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Senate Committee Reinforces Compacts’ Importance to U.S. Military

On Tuesday, March 14, the Senate Committee on Foreign Relations held a hearing on U.S. strategy in the Pacific Islands.  The hearing focused heavily on the U.S. Freely Associated States (FAS), three nations that recently renewed their Compacts of Free Association (COFAs) with the United States:  Palau, the Republic of the Marshall Islands, and the Federated States of Micronesia.

The following witness testified before the Committee:

  • Daniel J. Kritenbrink, Assistant Secretary, Bureau of East Asian and Pacific Affairs, U.S. Department of State.
  • Ely Ratner, Assistant Secretary of Defense for Indo-Pacific Security Affairs, U.S. Department of Defense.
  • Michael Schiffer, Assistant Administrator of the Bureau for Asia, U.S. Agency for International Development.

Committee Chairman Ben Cardin (D-MD) opened the hearing by recognizing that there are over a million and a half Americans of Pacific Island ancestry and over 1,000 citizens from the three freely associated states who serve in the United States Armed Forces. FAS citizens do not have U.S. citizenship.

“This puts people-to-people ties at the heart of our relationship to a part of the world that has been vital to the strategic interests of the United States,” explained the Chairman.

Following Chairman Cardin’s remarks, the highest-ranking Republican on the Committee, Sen.  James Risch (R-ID) reaffirmed that through the Compacts of Free Association, the U.S. partners with the Indo-Pacific nations “to advance economic prosperity, provide for the U.S. military, ensure training in law enforcement and judicial efforts, and maintain our critical security partnership.”

Leading off for the witnesses, State Assistance Secretary Kritenbrink similarly emphasized the importance of the COFA relationships from a national security perspective, pointing out that the agreements safeguard “our shared long-term defense and strategic interest in the region.”

Defense Assistant Secretary Ratner continued to build on this theme, noting that “[t]he compacts ensure that the United States can maintain a military presence in the freely associated states and they enable FAS’s citizens to serve in the US military. These agreements provide assured access for our operations and they prevent would-be adversaries from accessing sovereign FAS’s land, airspace and territorial waters. The bottom line is that the compacts helped secure a part of the Indo-Pacific that is larger than the continental United States.”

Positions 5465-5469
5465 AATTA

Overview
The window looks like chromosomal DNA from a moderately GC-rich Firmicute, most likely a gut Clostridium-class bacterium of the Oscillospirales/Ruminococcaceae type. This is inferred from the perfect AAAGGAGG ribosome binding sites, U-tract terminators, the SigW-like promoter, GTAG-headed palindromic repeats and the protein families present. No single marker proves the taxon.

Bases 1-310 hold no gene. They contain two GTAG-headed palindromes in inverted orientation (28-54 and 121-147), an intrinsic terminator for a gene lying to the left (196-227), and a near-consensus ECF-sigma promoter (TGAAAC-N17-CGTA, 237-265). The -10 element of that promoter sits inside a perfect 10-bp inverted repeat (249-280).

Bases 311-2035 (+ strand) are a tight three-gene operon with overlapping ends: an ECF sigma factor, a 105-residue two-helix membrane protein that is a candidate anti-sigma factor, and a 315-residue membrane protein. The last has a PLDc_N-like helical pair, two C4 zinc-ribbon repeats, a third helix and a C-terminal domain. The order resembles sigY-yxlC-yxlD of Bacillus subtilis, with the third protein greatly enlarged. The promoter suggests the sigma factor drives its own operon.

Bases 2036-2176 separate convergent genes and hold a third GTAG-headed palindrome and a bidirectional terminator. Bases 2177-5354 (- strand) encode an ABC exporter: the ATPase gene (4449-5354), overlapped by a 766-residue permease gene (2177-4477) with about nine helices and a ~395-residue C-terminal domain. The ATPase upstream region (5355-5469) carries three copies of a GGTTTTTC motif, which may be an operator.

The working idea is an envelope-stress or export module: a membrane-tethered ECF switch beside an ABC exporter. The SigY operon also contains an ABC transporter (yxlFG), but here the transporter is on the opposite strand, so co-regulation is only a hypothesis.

When the hearing opened up for questions by Senators, Sen. Tammy Duckworth (D-IL) used her limited time to emphasize that the COFAs are “vital to national security.” Alluding to the Marshallese nuclear legacy as well as the U.S. delay in funding the agreements, she added:

“Over a thousand citizens from the Freely Associated States serve proudly in the United States military; they are more than just good neighbors in the Pacific. They serve alongside us study, innovate, and trade together with us and they should not be put in a position of doubt to doubt our commitment to continuing our decades-long partnership nor our willingness and ability to make right the wrongs of the past, including providing compensation for damages costs by past nuclear testing.”

As the hearing closed, Sen. Chris Van Hollen (D-MD) asked the witnesses what kind of measures the U.S. is taking now that COFAs have been passed, to which Assistant Secretary Ratner responded by emphasizing the strategic importance of the Pacific Islands to the U.S. militarily.

He said, “There are a range of activities within the compact states. There is a paramount military posture in the Republic of Marshall Islands; they host the Ronald Reagan ballistic missile testing site at the U.S. Army Garrison in Kwajalein. This site is integral as it relates to space office operations and space situational awareness. Palau hosts the tactical radar multi-mission over the horizon radar, which gives the Department and U.S. military unprecedented situational awareness over a vast swath of the Pacific. So really important posture initiatives underway there.”

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